The truth of Mad Men

 

"If you don't like what's being said, change the conversation." Don Draper, Mad Men

 

http://www.amctv.com/originals/madmen/madmenyourself/

Having just completed the stirring second series of Mad Men, it set me thinking…

What would Don Draper be like in a 2010s PR or ad firm?  And although he may be at sea with the lack of drinking, smoking or sexism, I have no doubt he’d be worth his weight in gold.

Why?  Because he can do four of the most important things (in my mind) in the PR/Ad business.  That is:

1. He is a great storyteller.

2. He talks about individuals, not demographics.

3. Related to that, he believes in anecdotal research insights (not just stats).

4. He puts his heart into the products he is trying to sell; and where he can’t do that he delegates the work to someone that will.

But nothing is more important that the fact he can make his stories simple, concise and clear. This is what clients dig, and this is what the people he needs to engage about certain products dig too. Don would be great in this age of Web 2.0, where the personal, the sincere and the collaborative are what engage fans with brands. Simple, clear stories and conversation starters that work on a face-to-face level.

And as Don says:  “I sell products, not advertising”.  You could swap the word “advertising” in the quotation for PR or social media engagement etc . Great stories (and means of engagement) need to eventually create fans of your product to increase sales, not just sell the medium being used itself.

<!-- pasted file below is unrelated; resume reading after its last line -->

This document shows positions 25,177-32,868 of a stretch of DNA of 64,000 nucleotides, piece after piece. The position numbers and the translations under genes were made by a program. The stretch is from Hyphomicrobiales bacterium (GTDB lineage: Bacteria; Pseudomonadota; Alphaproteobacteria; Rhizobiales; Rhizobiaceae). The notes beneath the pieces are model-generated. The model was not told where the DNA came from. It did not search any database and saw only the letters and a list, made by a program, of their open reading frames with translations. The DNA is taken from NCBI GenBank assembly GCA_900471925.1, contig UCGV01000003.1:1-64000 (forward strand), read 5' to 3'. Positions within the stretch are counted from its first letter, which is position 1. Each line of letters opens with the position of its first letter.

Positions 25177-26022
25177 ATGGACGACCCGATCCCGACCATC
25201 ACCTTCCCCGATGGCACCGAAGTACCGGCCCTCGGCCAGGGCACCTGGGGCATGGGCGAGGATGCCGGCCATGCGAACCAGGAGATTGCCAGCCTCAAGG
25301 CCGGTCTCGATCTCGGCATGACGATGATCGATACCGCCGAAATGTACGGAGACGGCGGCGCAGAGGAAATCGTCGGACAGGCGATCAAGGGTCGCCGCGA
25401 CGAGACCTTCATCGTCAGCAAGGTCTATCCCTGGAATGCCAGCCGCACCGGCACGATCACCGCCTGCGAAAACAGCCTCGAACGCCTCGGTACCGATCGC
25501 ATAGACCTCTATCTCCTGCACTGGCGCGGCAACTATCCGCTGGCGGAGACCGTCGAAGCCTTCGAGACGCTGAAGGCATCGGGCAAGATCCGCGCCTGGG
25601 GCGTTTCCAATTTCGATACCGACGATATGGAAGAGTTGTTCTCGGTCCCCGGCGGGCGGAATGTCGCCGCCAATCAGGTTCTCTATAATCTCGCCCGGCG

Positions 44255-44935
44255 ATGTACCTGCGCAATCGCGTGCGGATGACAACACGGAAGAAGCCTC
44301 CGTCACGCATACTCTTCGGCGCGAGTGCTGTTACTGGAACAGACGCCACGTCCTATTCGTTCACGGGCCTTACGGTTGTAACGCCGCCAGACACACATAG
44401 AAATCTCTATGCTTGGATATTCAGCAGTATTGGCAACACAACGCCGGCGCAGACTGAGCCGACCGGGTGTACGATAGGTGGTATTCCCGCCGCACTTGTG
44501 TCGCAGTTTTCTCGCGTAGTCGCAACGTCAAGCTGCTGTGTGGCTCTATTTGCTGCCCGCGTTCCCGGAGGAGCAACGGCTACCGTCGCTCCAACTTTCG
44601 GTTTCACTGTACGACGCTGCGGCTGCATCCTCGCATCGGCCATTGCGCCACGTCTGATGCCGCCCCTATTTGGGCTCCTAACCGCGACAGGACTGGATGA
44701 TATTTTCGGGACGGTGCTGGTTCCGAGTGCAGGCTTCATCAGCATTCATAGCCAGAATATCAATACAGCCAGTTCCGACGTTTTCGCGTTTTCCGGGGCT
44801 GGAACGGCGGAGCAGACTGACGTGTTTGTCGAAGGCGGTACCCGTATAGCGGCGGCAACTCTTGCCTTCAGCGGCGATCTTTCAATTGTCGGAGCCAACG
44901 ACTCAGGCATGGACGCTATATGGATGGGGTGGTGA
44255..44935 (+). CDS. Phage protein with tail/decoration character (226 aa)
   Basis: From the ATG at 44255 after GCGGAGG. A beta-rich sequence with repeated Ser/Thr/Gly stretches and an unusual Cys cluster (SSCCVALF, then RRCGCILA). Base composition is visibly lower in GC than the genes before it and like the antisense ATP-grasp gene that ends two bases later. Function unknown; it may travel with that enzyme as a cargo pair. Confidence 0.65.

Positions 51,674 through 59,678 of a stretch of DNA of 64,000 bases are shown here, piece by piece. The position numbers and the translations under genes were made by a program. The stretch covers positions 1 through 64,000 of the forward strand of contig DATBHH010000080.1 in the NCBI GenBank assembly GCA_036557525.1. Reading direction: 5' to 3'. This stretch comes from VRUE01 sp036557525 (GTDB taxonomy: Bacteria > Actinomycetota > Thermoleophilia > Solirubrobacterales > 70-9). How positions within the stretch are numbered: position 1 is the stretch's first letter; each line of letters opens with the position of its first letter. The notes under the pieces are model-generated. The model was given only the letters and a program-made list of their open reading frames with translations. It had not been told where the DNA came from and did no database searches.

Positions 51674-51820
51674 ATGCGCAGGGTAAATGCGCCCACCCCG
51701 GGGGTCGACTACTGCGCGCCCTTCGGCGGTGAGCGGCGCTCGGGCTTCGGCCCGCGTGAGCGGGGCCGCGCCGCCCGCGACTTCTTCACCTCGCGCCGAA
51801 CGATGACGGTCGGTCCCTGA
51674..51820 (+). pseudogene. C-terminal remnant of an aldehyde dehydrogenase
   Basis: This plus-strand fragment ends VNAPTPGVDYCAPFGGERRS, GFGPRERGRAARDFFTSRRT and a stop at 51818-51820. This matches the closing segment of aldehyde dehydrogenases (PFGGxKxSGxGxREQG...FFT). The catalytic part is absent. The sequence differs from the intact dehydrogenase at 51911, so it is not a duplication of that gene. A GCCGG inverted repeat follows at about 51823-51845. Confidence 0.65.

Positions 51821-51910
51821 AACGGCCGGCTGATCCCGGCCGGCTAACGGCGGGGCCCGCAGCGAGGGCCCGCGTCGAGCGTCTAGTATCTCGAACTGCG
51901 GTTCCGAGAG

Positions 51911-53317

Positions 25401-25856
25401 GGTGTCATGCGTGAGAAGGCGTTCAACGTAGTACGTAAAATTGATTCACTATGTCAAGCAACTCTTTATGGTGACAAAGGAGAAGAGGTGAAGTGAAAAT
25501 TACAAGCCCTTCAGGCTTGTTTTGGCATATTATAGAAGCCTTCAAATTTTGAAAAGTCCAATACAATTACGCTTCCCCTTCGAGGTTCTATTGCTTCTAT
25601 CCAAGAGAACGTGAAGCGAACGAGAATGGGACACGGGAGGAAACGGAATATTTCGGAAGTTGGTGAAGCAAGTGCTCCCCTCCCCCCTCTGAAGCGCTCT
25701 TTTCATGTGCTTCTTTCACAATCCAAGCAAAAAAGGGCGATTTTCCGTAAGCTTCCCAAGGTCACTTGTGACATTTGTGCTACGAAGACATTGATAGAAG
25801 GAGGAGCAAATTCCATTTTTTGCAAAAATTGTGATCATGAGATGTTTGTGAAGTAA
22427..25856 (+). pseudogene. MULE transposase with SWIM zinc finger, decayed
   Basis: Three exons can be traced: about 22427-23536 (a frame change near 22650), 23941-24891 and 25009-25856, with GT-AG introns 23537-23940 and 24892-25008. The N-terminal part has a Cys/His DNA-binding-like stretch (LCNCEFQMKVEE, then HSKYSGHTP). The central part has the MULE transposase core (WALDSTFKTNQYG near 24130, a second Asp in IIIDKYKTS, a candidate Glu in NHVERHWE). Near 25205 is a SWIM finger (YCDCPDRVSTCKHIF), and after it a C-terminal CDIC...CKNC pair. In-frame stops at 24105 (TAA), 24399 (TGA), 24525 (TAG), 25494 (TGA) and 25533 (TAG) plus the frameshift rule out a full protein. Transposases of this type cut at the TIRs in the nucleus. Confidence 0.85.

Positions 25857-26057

Below the famous Don Draper advertising pitch for the Kodak Carousel:

Don Draper: Well, technology is a glittering lure. But, uh, there is the rare occasion when the public can be engaged on a level beyond flash, if they have a sentimental bond with the product.

 My first job, I was in-house at a fur company, with this old-pro copywriter, a Greek named Teddy. Teddy told me the most important idea in advertising is new. Creates an itch. You simply put your product in there as a kind of calamine lotion.

 But he also talked about a deeper bond with the product. Nostalgia. It’s delicate, but potent. Sweetheart. (lights switch off) (changes slide)

 Teddy told me that in Greek, “nostalgia” literally means “the pain from an old wound”. (changes slide)

 It’s a twinge in your heart far more powerful than memory alone. (changes slide)

 This device isn’t a spaceship, it’s a time machine. (changes slide)

 It goes backwards, forwards, (changes slide) takes us to a place where we ache to go again. (changes slide)

 It’s not called the wheel. It’s called the carousel. (changes slide)

 It lets us travel the way a child travels. (changes slide)

 Round and around, and back home again. (changes slide)

 To a place where we know we are loved. (changes slide) (changes slide) (changes slide)


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